In this video, we walk you through how a PID controller works and we explain what the P, the I and the D each stand for.
Early multi-boiler machines controlled the brewing temperature with a simple thermostat. The thermostat activated the heating elements when the boiler temperature dropped below a certain point and then turned them off again once it reached the required temperature.
Typically, with espresso machines these two set points are a short distance apart, such that the elements turn on at a lower temperature but don’t turn off until they reach a higher temperature, a little way past the temperature set point. This is an example of the concept known as hysteresis. This results in the continual fluctuation of the temperature around the set point.
Temperature fluctuations in a boiler controlled with a thermostat.
The boiler temperature would also continually overshoot the upper set point because at the moment the heating elements are switched off, they are still hot and delivering energy to the water. Once the boiler cools to the minimum temperature, the temperature will also ‘undershoot’ because of the time it takes for the elements to get hot again before they can begin heating the water.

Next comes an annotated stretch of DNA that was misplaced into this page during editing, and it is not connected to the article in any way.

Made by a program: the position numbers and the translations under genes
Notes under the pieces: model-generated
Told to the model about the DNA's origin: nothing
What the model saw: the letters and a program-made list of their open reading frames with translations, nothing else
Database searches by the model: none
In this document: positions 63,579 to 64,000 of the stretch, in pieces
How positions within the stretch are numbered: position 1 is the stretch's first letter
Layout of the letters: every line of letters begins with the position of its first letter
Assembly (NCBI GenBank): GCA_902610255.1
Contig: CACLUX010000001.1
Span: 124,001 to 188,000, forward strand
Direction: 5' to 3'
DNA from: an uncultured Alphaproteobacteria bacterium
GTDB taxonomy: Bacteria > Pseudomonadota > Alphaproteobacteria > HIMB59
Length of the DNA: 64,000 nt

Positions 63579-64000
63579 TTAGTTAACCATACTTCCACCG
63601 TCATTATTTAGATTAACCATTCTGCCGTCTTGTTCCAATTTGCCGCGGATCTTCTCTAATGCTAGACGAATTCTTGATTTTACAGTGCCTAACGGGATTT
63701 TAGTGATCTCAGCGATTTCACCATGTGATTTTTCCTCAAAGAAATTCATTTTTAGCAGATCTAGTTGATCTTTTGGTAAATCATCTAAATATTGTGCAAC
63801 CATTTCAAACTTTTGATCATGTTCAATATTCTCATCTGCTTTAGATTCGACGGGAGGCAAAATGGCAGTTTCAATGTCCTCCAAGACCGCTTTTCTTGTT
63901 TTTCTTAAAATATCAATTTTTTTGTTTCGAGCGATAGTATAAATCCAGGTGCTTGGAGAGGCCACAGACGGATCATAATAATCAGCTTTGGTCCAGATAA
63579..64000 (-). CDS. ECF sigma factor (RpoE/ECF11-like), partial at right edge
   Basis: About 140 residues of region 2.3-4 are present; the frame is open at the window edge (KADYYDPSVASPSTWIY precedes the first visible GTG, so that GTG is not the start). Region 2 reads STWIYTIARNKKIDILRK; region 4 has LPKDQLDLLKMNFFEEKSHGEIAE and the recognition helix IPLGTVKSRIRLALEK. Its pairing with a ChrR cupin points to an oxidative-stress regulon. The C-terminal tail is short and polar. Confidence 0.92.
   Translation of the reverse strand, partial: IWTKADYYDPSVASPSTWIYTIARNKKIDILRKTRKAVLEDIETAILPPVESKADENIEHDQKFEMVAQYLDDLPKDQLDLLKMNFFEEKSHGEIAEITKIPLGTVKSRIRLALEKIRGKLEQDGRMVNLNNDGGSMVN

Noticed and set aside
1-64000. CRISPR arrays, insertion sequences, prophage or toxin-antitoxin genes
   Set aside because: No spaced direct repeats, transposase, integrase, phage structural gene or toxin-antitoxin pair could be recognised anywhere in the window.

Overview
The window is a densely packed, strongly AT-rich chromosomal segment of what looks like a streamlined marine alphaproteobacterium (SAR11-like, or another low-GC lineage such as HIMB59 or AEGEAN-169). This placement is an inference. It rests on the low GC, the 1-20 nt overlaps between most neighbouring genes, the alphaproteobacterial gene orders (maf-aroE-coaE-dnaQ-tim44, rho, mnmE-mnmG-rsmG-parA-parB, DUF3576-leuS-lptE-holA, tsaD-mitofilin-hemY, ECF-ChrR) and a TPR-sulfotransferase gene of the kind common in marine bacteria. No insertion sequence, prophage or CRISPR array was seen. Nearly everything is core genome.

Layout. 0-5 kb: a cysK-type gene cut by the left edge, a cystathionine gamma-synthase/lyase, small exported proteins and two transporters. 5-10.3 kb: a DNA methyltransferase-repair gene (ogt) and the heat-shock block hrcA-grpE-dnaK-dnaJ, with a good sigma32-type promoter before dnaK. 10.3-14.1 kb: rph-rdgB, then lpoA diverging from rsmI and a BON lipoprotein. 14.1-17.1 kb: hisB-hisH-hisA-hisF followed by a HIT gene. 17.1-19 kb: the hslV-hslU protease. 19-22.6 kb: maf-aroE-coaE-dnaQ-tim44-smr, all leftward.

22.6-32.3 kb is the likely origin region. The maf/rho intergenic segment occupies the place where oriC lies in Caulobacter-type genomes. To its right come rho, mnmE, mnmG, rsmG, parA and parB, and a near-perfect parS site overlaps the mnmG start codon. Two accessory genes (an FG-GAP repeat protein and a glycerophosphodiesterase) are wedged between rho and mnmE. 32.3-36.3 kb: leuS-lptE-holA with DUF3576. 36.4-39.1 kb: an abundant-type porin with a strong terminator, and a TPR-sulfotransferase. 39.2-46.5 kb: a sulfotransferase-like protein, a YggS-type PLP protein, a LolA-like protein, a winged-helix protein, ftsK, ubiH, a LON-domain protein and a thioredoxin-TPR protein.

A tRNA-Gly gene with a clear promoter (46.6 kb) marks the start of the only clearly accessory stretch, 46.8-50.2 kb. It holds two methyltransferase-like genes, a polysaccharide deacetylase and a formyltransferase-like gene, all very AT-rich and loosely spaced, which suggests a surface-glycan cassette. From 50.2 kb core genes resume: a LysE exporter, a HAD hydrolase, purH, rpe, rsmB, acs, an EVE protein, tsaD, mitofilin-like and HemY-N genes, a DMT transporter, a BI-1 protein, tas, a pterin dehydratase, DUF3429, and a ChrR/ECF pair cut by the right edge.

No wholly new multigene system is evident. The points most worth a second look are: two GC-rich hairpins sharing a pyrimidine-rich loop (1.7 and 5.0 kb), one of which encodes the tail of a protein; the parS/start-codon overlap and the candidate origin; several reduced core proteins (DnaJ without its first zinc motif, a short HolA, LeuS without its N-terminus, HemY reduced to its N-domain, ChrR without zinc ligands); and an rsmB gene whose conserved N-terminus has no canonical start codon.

This lag means that even if the upper and lower set points are very close or identical, the temperature will still fluctuate around the set point, limiting the accuracy of a thermostat-controlled system.
The PID (proportional integral derivative) algorithm allows the temperature to be controlled more precisely. Ever since Andy Schecter, Gregory Scace, and David Schomer (see lesson 4.01) retrofitted the first PID controllers to their respective machines, PID controllers have become common on both single- and multi-boiler machines, making the temperature much more stable and easy to control.
PID controllers work by varying the amount of power used, rather than having the elements being either fully on or fully off,